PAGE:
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This title in other editions
Man's Search for Meaningby Viktor E Frankl
Synopses & Reviews
When Beacon Press first published Man's Search for Meaning in 1959, Carl Rogers called it "one of the outstanding contributions to psychological thought in the last fifty years." In the thirty-three years since then, this book — at once a memoir, a self-help book, and a psychology manual — has become a classic that has sold more than three million copies in English language editions. Man's Search for Meaning tells the chilling and inspirational story of eminent psychiatrist Viktor Frankl, who was imprisoned at Auschwitz and other concentration camps for three years during the Second World War. Immersed in great suffering and loss, Frankl began to wonder why some of his fellow prisoners were able not only to survive the horrifying conditions, but to grow in the process. Frankl's conclusion — that the most basic human motivation is the will to meaning — became the basis of his groundbreaking psychological theory, logotherapy. As Nietzsche put it, "He who has a why to live for can bear almost any how." In Man's Search for Meaning, Frankl outlines the principles of logotherapy, and offers ways to help each one of us focus on finding the purpose in our lives. This new edition of Man's Search for Meaning includes a new preface by the author, in which he explains his decision to remain in his native Austria during the Nazi invasion, a choice which eventually led to his imprisonment. It also includes an updated bibliography of books, articles, records, films, videotapes, and audio tapes about logotherapy.
"Frankl is a professional who possesses the rare ability to write in a layman?s language." Gerald F. Kreyche, DePaul University
"An enduring work of survival literature." New York Times
"If you read but one book this year, Dr. Frankl?s book should be that one." Los Angeles Times
"Perhaps the most significant thinking since Freud and Adler." The American Journal of Psychiatry
Internationally renowned psychiatrist Viktor E. Frankl endured years of unspeakable horror in Nazi death camps. During, and partly because of, his suffering, Dr. Frankl developed a revolutionary approach to psychotherapy known as logotherapy. At the core of his theory is the belief that man's primary motivational force is his search for meaning.
Cited in Dr. Frankl's New York Times obituary in 1997 as "an enduring work of survival literature," Man's Search for Meaning is more than the story of Viktor E. Frankl's triumph: it is a remarkable blend of science and humanism and "an introduction to the most significant psychological movement of our day" (Gordon W. Allport).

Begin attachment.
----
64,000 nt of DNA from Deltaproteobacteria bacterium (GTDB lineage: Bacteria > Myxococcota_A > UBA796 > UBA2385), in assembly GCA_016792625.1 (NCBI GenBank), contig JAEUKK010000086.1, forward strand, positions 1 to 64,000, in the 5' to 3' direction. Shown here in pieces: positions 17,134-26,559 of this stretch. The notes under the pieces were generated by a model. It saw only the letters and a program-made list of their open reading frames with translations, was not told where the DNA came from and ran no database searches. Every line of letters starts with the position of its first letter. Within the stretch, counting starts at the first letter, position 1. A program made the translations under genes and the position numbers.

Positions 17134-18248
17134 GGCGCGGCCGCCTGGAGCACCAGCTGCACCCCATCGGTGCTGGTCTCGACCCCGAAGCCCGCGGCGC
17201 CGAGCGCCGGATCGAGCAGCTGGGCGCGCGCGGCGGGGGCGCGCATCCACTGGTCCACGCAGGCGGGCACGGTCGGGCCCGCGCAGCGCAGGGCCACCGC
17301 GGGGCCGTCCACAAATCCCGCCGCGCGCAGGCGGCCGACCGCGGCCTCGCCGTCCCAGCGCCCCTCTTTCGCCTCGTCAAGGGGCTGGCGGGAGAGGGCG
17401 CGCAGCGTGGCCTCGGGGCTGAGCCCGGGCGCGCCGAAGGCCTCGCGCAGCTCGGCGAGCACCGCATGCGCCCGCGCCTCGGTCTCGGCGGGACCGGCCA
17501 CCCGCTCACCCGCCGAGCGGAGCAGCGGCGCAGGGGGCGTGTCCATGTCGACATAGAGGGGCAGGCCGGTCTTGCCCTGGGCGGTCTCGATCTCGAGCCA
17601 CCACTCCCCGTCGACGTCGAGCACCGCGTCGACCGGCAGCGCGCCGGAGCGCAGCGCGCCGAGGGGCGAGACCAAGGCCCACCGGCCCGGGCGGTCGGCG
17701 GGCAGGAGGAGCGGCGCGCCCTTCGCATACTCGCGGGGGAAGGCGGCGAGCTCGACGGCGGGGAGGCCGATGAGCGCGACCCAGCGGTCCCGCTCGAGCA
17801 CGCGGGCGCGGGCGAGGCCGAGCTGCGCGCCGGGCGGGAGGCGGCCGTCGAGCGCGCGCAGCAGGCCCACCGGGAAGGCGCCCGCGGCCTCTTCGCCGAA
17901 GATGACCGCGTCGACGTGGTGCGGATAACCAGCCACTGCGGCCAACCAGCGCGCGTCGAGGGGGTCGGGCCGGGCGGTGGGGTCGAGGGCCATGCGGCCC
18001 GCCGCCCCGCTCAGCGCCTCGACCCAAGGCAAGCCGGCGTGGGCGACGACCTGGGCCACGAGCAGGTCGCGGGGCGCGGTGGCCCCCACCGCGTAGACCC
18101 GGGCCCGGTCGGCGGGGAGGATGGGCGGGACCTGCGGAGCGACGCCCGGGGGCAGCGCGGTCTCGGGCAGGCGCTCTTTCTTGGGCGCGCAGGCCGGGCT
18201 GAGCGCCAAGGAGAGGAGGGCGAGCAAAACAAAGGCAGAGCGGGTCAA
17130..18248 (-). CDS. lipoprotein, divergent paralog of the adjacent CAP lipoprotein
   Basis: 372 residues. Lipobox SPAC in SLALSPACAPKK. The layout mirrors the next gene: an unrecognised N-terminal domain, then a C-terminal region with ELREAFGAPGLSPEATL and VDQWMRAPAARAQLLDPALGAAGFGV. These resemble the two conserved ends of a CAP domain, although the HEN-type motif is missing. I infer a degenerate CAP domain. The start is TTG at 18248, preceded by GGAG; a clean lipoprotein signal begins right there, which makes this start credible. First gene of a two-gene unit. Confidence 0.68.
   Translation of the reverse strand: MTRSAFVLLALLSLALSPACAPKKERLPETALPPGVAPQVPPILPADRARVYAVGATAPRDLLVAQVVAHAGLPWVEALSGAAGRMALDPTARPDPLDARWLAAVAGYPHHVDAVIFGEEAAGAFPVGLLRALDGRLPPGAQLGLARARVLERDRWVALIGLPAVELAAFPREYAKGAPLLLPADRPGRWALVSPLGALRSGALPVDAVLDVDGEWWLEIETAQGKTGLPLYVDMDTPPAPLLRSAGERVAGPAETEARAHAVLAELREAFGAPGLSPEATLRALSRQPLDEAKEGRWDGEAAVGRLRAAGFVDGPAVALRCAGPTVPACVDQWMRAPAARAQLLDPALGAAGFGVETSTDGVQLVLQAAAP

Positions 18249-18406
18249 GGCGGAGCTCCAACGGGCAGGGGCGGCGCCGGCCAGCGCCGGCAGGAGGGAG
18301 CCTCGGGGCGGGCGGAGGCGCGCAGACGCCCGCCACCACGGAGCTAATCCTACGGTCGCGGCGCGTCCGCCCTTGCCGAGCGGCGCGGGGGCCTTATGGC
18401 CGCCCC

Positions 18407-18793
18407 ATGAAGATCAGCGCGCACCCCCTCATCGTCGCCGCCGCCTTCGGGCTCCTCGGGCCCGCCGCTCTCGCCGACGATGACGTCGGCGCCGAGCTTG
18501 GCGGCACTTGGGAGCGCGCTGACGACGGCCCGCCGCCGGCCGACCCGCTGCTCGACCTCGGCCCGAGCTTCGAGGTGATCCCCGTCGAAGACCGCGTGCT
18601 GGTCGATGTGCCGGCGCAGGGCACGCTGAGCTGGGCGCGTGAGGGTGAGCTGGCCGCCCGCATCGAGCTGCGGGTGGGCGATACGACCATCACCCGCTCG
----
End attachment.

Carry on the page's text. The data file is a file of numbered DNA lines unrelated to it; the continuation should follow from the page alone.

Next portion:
About the Author
Viktor E. Frankl is Professor of Neurology and Psychiatry at the University of Vienna Medical School and Distinguished Professor of Logotherapy at the U.S. International University. He is the founder of what has come to be called the Third Viennese School of Psychotherapy (after Freud's psychoanalysis and Adler's individual psychology) — the school of logotherapy.
Born in 1905, Dr. Frankl received the degrees of Doctor of Medicine and Doctor of Philosophy from the University of Vienna. During World War II he spent three years at Auschwitz, Dachau and other concentration camps.
Dr. Frankl first published in 1924 in the International Journal of Psychoanalysis and has since published twenty-six books, which have been translated into nineteen languages, including Japanese and Chinese. He has been a visiting professor at Harvard, Duquesne and Southern Methodist Universities. Honorary Degrees have been conferred upon him by Loyola University in Chicago, Edgecliff College, Rockford College and Mount Mary College, as well as by universities in Brazil and Venezuela. He has been a guest lecturer at universities throughout the world and has made fifty-one lecture tours throughout the United States alone. He is President of the Austrian Medical Society of Psychotherapy.
Table of Contents
Experiences in a concentration camp — Logotherapy in a nutshell — Postscript 1984. The case for a tragic optimism.
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